Russell Laffitte Sentenced to 7 Years in Federal Prison for Conspiracy, Wire Fraud, Bank Fraud, and Misapplying Bank Funds
For Immediate Release
U.S. Attorney's Office, District of South Carolina
CHARLESTON, SOUTH CAROLINA — Russell Lucius Laffitte, 53, of Estill, was sentenced to 7 years in federal prison after being convicted of conspiracy to commit wire fraud and bank fraud; wire fraud; bank fraud; and three counts of misapplication of bank funds.
“Russell Laffitte used his position of power and trust to steal from unusually vulnerable victims,” said U.S. Attorney Adair F. Boroughs. “His crimes undermine the public’s trust in the judicial and banking systems, and we are grateful to the FBI, South Carolina Attorney General’s Office, and South Carolina Law Enforcement Division for their partnership in ensuring he is held accountable.”
“This sentencing is the culmination of an exhaustive investigation by South Carolina law enforcement, the diligent efforts of the prosecutors, and the unwavering resolve of the victims,” said Steve Jensen, Special Agent in Charge of the FBI Columbia Field Office. “This outcome sends a clear message that the FBI and its partners will continue to pursue justice and protect the rights of innocent victims of complex financial crimes.”
Laffitte was convicted following a nearly three-week jury trial in November 2022. Evidence introduced at trial showed that Laffitte conspired with Hampton personal injury attorney Alex Murdaugh to commit wire fraud and bank fraud. During the conspiracy, Laffitte was an officer of Palmetto State Bank (“PSB”), and Murdaugh was a customer of the bank.
Laffitte—while serving as conservator for Murdaugh’s personal injury clients—extended $355,000 in personal loans to himself and $990,000 in personal loans to Murdaugh from funds held at PSB and belonging to the personal injury clients. Laffitte knew that the funds loaned to Murdaugh were used to cover hundreds of thousands of dollars in overdraft on Murdaugh’s personal account. Laffitte also knew that Murdaugh used funds stolen from other personal injury clients to pay back the loans. Laffitte misapplied PSB funds by extending over $284,000 from a line of credit that was supposed to be used for farming to repay Murdaugh’s remaining loans from the conservatorship.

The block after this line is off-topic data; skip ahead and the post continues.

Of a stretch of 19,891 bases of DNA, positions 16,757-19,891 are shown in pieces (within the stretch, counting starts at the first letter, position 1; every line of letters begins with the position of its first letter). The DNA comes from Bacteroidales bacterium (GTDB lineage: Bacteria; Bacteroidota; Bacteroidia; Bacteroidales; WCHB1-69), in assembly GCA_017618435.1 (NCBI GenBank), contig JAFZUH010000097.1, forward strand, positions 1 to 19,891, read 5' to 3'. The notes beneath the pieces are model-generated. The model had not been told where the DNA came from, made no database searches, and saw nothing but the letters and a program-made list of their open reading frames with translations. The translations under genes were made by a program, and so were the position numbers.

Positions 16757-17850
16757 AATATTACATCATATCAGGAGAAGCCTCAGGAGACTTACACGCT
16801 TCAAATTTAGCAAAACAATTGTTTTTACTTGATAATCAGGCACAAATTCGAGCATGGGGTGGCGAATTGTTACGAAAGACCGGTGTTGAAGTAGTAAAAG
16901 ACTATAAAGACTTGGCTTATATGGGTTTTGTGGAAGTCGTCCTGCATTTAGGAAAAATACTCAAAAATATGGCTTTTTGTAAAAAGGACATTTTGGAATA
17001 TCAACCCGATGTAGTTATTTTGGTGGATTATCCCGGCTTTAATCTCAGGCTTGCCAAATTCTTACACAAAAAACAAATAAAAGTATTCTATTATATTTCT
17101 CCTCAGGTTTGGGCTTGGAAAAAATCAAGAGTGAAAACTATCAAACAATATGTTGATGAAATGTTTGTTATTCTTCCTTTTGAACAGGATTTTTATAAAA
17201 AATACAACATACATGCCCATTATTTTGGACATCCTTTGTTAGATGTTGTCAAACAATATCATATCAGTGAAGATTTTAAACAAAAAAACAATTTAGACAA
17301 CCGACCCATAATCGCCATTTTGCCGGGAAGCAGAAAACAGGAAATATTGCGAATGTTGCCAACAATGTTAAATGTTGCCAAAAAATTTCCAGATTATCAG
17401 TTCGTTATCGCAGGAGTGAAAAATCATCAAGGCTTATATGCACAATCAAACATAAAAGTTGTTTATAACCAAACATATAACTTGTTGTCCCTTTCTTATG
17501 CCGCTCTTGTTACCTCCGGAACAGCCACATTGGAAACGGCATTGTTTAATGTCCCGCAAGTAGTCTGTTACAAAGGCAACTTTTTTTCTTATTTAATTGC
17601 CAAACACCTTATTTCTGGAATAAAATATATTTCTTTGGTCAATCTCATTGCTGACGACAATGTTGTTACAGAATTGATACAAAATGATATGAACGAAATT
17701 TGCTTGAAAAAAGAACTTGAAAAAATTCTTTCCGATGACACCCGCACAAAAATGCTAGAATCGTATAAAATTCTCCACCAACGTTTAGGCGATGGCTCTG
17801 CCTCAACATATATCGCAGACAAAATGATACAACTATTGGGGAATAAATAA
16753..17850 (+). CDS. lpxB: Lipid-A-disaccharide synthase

Laffitte, as conservator or personal representative for Murdaugh’s personal injury clients, received disbursement checks from Murdaugh’s law firm, then negotiated and distributed the funds according to and at Murdaugh’s direction. Laffitte transferred the disbursed settlement funds into bank money orders, cash, and other wire transfers for Murdaugh’s benefit. He collected nearly $400,000 in fees for serving as conservator and personal representative for Murdaugh’s clients.
On two other occasions, Laffitte, as an officer and director of PSB, willfully misapplied bank funds. Specifically, on July 15, 2021, Laffitte willfully misapplied $750,000 of PSB funds by extending a commercial loan to Murdaugh knowing that the loan was essentially unsecured and that the loan proceeds would be and were used to pay an attorney and to cover hundreds of thousands of dollars in Murdaugh’s overdraft. And October 28, 2021, when Murdaugh’s law firm discovered that Laffitte had negotiated checks Murdaugh stole from a client, Laffitte paid the law firm $680,000 of PSB funds without notice to or consent from PSB in an attempt to settle the matter with the firm.
United States District Judge Richard M. Gergel presided over the trial and imposed an 84-month sentence, followed by a five-year term of supervised release. Additionally, Judge Gergel imposed a restitution judgment totaling $3,555,884.80 and ordered Laffitte to forfeit $85,854.73 in illegal proceeds.
The case was investigated by the Federal Bureau of Investigation and South Carolina Law Enforcement Division. Assistant U.S. Attorneys Emily Limehouse, Kathleen Stoughton, and Winston Holliday are prosecuting this case.
Brook Andrews, First Assistant United States Attorney, firstname.lastname@example.org, (803) 929-3000
Updated August 2, 2023